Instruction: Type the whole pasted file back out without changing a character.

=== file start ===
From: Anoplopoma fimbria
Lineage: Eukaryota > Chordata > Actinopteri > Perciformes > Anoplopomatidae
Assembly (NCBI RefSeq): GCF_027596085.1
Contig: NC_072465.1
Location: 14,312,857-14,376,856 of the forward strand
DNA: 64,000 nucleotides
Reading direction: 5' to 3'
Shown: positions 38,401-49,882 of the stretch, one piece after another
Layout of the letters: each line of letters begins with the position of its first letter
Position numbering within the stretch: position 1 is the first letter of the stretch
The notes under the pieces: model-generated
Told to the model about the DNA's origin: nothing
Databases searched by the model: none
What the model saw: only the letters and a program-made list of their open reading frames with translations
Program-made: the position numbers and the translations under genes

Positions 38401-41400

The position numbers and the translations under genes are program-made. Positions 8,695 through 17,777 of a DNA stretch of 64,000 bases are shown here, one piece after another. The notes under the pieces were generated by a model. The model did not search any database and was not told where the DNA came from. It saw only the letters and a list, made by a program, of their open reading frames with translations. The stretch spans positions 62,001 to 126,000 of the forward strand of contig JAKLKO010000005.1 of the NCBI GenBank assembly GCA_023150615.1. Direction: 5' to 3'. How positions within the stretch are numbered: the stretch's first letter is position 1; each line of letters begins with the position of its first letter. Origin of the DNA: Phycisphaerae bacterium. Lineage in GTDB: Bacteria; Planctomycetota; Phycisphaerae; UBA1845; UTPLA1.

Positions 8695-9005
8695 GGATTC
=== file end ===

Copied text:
From: Anoplopoma fimbria
Lineage: Eukaryota > Chordata > Actinopteri > Perciformes > Anoplopomatidae
Assembly (NCBI RefSeq): GCF_027596085.1
Contig: NC_072465.1
Location: 14,312,857-14,376,856 of the forward strand
DNA: 64,000 nucleotides
Reading direction: 5' to 3'
Shown: positions 38,401-49,882 of the stretch, one piece after another
Layout of the letters: each line of letters begins with the position of its first letter
Position numbering within the stretch: position 1 is the first letter of the stretch
The notes under the pieces: model-generated
Told to the model about the DNA's origin: nothing
Databases searched by the model: none
What the model saw: only the letters and a program-made list of their open reading frames with translations
Program-made: the position numbers and the translations under genes

Positions 38401-41400

The position numbers and the translations under genes are program-made. Positions 8,695 through 17,777 of a DNA stretch of 64,000 bases are shown here, one piece after another. The notes under the pieces were generated by a model. The model did not search any database and was not told where the DNA came from. It saw only the letters and a list, made by a program, of their open reading frames with translations. The stretch spans positions 62,001 to 126,000 of the forward strand of contig JAKLKO010000005.1 of the NCBI GenBank assembly GCA_023150615.1. Direction: 5' to 3'. How positions within the stretch are numbered: the stretch's first letter is position 1; each line of letters begins with the position of its first letter. Origin of the DNA: Phycisphaerae bacterium. Lineage in GTDB: Bacteria; Planctomycetota; Phycisphaerae; UBA1845; UTPLA1.

Positions 8695-9005
8695 GGATTC